Each year countless (and mostly unpredictable) events impact markets – and 2023 was no different. From the rapid continued development of artificial intelligence (AI) and the resulting promising implications for corporate profits and efficiency to the regional bank crisis and everything in between, these events shape investor sentiment and argue against the relevance of annual market projections. To that point, according to BCA Research, 2023 was the first time in more than 25 years the average Wall Street strategist predicted a negative return from the S&P 500,1 which was not even close.
It is easy to look back and identify the specific catalysts impacting market sentiment and trends in prices. Attempting to predict these sudden changes for profit is a different matter entirely – and one that Oxford does not attempt to predict. As always, we seek to build resilient portfolios that are flexible enough to take advantage of areas of opportunity informed by our view of long-term value, which will often run counter to the market’s rearview mirror.
With that perspective as a backdrop, below is a summary of current observations as we look forward:
I. Priced to Soft Landing Perfection: The increase in equity valuations and sudden drop in interest rates indicates the market is now expecting the soft landing to occur. While that might ultimately be the case, any evidence pointing to a hard landing (recession), or no landing (re-acceleration of inflation) could lead to additional volatility in both equity and bond markets. Take advantage of recent equity market strength to rebalance to long-term strategic allocation targets.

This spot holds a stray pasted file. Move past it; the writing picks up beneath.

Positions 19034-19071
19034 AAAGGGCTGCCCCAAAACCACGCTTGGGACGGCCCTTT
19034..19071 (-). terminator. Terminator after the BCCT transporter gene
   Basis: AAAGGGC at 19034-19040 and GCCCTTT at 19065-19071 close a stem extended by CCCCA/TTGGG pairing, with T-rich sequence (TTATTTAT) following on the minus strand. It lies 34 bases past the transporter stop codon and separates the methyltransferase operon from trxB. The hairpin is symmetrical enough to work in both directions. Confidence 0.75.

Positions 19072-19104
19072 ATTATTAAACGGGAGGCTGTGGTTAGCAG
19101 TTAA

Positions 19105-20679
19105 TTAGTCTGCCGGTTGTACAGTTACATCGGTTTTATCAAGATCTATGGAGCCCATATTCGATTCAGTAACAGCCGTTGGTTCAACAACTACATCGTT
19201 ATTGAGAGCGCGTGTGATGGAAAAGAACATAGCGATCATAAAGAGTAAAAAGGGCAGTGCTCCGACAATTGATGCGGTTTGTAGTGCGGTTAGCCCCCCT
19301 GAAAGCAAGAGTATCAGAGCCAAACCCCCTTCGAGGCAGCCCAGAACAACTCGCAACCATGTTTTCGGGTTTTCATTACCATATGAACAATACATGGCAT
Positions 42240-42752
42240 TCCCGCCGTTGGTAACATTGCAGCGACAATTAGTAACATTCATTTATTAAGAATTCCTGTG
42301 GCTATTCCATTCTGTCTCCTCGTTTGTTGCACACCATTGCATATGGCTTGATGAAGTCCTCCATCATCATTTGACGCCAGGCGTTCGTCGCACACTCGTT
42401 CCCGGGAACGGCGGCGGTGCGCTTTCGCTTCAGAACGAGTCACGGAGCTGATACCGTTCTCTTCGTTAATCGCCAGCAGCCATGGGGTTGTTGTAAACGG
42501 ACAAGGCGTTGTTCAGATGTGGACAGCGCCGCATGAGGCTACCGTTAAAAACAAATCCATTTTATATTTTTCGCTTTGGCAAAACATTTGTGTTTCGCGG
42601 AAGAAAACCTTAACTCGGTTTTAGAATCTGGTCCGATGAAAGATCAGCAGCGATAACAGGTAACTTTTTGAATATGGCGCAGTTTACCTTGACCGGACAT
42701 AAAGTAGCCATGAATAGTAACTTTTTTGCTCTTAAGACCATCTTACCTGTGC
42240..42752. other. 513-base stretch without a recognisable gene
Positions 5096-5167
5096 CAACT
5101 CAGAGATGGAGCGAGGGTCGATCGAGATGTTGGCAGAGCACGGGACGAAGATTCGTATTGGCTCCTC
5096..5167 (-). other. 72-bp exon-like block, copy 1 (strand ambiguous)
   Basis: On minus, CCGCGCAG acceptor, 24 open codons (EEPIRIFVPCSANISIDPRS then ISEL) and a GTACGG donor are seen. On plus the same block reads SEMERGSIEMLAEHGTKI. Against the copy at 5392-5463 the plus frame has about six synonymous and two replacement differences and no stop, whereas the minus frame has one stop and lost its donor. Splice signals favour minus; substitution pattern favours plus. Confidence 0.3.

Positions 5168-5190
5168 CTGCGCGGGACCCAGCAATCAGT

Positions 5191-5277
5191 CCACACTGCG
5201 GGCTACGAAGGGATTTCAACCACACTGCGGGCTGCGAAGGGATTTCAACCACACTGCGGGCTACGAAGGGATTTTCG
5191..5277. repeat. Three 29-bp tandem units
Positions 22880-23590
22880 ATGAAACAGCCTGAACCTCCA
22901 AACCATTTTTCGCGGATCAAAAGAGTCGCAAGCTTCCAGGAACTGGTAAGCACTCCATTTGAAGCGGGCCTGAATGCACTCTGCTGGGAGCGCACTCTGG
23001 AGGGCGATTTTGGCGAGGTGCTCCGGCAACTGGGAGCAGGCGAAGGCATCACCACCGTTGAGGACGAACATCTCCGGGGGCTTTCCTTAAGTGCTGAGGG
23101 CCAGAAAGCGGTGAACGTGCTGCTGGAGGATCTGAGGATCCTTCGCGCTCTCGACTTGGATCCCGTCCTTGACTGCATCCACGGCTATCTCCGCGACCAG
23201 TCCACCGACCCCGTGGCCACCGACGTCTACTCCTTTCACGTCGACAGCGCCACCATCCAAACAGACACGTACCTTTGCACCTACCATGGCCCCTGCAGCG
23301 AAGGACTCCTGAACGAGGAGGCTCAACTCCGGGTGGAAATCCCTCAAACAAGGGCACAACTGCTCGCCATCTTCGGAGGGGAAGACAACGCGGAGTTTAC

II. Mean Reversion Opportunities: In identifying areas of opportunity, Oxford operates under a belief that valuations serve as a long-term gravitational pull on market prices. This implies a willingness to go against market sentiment, which requires patience and resolve. US small cap, natural resources, international equities and value-over-growth in US equities are all compelling from a valuation perspective relative to history.
III. Stock/Bond correlation: Periods of elevated inflation have typically been associated with a positive correlation between stocks and bonds. This means diversification benefits of a traditional stock/bond portfolio can be challenged during these times. A well-constructed allocation of Diversifier Strategies can be an excellent tool to maintain proper diversification in the current environment.
On behalf of the entire Oxford Investment Management Group, we wish you all a happy and prosperous 2024.
The information contained in this report is confidential and proprietary to Oxford and is provided solely for use by Oxford clients and prospective clients. The opinions expressed are those of Oxford Financial Group, Ltd. The opinions are as of date of publication and are subject to change due to changes in the market or economic conditions and may not necessarily come to pass. The information in this presentation is for educational and illustrative purposes only and does not constitute investment, tax or legal advice. Tax and legal counsel should be engaged before taking any action. OFG-2401-19